Scams in between stimulus packages
SOURCE: Jennifer Leach, Associate Director, Division of Consumer and Business Education, FTC
As we publish this post, a second stimulus package has not yet been finalized by Congress. While there’s a lot we don’t know, we DO know a few things about what scammers do when this kind of uncertainty is in the headlines.
If there’s another stimulus payment, you won’t have to pay to get it. Just like last time. Nobody will call to ask for your Social Security, bank account, or credit card number. Expect any stimulus program to look a lot like the first one: people who qualify would get money direct deposited, or you’d get a debit card or check mailed to the address you use for your taxes. The details will follow, if a bill gets signed into law. In the meantime, don’t pay to get any economic impact payment, and keep your info to yourself.
Don’t pay for job “opportunities.” Scammers know that lots of people need to find a job, and they’ll be happy to charge you for what winds up being nothing. Scammers also pay for online ads, promising you ways to earn money online. But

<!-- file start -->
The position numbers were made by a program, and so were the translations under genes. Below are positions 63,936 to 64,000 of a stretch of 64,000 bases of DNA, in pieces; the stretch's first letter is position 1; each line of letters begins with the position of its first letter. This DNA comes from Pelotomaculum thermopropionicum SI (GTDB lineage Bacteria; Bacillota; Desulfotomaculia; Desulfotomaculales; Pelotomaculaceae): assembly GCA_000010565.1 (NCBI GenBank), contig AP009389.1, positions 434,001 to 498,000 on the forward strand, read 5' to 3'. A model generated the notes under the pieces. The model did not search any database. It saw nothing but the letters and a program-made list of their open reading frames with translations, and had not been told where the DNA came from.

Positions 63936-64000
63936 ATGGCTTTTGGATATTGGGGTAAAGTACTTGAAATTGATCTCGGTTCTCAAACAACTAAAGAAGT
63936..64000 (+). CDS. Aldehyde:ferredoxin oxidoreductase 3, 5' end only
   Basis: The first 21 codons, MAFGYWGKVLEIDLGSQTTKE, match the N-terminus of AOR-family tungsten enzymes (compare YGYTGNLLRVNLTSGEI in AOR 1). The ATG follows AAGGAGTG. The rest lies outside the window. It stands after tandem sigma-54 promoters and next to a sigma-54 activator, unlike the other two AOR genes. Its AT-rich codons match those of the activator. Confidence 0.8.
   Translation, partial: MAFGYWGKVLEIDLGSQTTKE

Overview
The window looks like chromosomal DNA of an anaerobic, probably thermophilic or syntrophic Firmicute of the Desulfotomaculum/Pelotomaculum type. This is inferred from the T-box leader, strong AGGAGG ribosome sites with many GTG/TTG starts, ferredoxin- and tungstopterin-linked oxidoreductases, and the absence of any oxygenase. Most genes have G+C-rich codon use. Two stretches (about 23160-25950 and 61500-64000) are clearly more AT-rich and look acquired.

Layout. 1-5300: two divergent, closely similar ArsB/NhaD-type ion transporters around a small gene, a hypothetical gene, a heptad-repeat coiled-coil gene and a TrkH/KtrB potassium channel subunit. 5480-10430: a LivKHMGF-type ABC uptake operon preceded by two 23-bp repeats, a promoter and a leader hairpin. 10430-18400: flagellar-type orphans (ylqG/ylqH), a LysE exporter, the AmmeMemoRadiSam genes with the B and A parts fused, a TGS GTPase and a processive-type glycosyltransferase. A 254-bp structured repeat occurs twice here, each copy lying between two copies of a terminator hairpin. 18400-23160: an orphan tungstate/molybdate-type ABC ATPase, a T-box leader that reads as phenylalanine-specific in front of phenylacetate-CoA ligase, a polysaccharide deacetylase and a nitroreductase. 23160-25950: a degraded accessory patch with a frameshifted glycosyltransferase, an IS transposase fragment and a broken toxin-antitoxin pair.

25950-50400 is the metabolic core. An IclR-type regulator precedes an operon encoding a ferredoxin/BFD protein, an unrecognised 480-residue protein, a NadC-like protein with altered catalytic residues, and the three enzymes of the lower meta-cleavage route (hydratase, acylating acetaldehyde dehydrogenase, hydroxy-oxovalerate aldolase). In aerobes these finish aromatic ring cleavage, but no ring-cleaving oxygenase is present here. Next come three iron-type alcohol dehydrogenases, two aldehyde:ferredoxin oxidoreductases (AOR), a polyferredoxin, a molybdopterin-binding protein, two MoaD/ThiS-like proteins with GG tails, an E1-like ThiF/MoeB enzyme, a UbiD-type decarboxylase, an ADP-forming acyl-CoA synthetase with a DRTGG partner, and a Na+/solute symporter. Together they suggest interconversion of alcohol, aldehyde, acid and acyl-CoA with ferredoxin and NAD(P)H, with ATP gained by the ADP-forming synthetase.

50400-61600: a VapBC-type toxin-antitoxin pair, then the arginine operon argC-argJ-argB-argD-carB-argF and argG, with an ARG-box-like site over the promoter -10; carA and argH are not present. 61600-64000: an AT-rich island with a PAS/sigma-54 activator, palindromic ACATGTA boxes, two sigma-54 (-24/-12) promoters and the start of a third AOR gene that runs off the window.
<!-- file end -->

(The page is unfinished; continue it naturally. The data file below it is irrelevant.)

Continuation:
do your research before you sign up — and certainly before you pay.
Never pay up front for mortgage help. In fact, it’s illegal for companies to charge you before they help you with
your mortgage — but that doesn’t stop scammers from trying. If you find yourself behind on your mortgage, talk with your mortgage servicer right away to see what options you have. And whether you own or rent, it’s worth talking with a
legal services organization if you feel like things are taking a hard turn south toward foreclosure or eviction.
They may be able to help you figure out a solution. If you spot one of these scams — or any scam at all, please tell the FTC at